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Volume 4, Amalgam and Electrometallurgy (Principles of Extractive Metallurgy)
by Fathi Habashi

Amazon Price: $68.00
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Hardcover - 370 pages 1 edition Vol 4 (January 10, 1999)
Metallurgie Extractive Quebec; ISBN: 2980324752
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Review:
Prof. Derek Fray, University of Cambridge, UK

This is the last volume in the series "Principles of Extractive Metallurgy" by Fathi Habashi and, once again, a very readable and comprehensive book has been carefully crafted. The book covers the whole of electrometallurgy including both aqueous and fused salts, electrolysis and electrorefming and amalgam metallurgy. As well as the basic science and technology of electrometallurgy, virtually every metal that is extracted using electrometallurgy is covered. The book gives a complete overview of the field starting from simple electrochemistry and then moving onto the applications. Interestingly, a brief history of electricity and electrometallurgy is also given.

From the reader's point of view the text is easy to follow and is presented in a very interesting way incorporating a historical perspective of the technology for each metal. The book is liberally supplied with photographs and drawings that makes the understanding of the text very much easier. I feel that the book will have a considerable appeal to a broad audience as everybody will get something from the book. The novice will obtain a thorough overview of the field without getting bogged down in detailed electrochemistry while the expert will broaden his knowledge into areas outside his or her immediate expertise and, perhaps, gain inspiration from technological innovations in other fields. At the end of each section additional references are given giving the reader the opportunity to delve deeper into a particular aspect of the subject.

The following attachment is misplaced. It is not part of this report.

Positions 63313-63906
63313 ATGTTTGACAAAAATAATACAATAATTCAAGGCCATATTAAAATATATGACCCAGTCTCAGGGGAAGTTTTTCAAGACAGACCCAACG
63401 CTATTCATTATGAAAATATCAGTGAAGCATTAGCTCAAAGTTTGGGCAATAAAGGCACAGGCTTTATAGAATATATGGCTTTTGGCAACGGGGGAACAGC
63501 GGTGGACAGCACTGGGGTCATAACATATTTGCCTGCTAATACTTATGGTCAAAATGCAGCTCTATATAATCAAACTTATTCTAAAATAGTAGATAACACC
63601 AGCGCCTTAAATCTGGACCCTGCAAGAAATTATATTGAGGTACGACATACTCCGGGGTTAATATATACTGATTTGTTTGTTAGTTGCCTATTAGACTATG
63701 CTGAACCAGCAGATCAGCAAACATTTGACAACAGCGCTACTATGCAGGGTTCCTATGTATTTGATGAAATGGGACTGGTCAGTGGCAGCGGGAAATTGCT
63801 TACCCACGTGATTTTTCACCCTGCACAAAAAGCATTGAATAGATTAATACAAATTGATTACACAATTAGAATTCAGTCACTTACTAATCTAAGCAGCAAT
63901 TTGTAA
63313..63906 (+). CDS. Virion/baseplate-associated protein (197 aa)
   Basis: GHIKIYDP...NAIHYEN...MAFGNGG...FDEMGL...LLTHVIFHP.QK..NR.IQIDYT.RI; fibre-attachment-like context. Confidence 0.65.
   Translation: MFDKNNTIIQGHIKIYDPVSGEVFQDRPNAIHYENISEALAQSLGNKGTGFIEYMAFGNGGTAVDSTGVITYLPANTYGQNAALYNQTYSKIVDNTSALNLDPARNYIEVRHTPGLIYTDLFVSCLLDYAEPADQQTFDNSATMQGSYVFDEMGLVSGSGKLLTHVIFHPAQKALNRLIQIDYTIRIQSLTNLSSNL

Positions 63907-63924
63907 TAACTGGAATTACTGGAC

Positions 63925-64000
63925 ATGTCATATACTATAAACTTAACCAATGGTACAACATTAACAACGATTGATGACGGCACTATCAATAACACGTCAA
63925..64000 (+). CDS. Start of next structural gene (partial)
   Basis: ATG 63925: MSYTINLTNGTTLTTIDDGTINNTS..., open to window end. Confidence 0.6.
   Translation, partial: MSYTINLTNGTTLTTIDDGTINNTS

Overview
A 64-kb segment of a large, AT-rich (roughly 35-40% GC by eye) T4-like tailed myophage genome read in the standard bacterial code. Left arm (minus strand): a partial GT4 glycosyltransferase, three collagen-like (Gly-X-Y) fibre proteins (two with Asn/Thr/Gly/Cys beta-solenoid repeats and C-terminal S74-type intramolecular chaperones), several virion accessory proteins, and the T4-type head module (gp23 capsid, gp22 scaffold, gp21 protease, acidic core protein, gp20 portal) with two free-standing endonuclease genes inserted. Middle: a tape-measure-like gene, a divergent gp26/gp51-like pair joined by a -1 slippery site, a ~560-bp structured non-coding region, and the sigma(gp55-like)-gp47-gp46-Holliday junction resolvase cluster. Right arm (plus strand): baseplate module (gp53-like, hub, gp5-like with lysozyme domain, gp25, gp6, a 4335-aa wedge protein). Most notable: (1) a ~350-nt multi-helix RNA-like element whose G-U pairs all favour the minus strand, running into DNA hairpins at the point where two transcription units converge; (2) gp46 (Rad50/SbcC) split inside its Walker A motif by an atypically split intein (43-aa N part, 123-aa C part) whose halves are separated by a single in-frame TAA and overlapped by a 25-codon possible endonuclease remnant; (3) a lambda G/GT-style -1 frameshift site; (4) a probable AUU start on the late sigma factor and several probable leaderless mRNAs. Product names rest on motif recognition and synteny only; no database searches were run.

As well as covering the processes which are well known, such as copper, zinc and aluminium, other processes are including that are far well less known. These include antimony, tellurium, indium, thallium and rhenium for aqueous solutions niobium, tantalum and the rare earths. There is also a chapter on the anodic dissolution of sulfides. Electrorefining is discussed in depth both via aqueous solutions and molten salts.

Unusually, for a book of this type as well as covering the scientific aspects, the engineering of electrometallurgical plants is discussed. Recycling and environmental aspects of electrometallurgy are also presented.

The section on amalgam electrometallurgy is particularly interesting and definitive this is probably the last time that this area will be covered in any detail in any book given the continuing decline of this technology.

There is a very useful appendix which lists the major producers of major electrometallurgical plants for aluminium, copper and zinc.

This book is essential for anyone interested in electrometallurgy. It is a book that would be entirely suitable as a textbook for either undergraduate or postgraduate courses in metallurgy. The problem might be finding courses that are still being run. However the book must appeal to extractive metallurgist, chemists and geologists and, probably, the biggest market for this book will be found in libraries and in the companies listed in the appendix.

 

 

   

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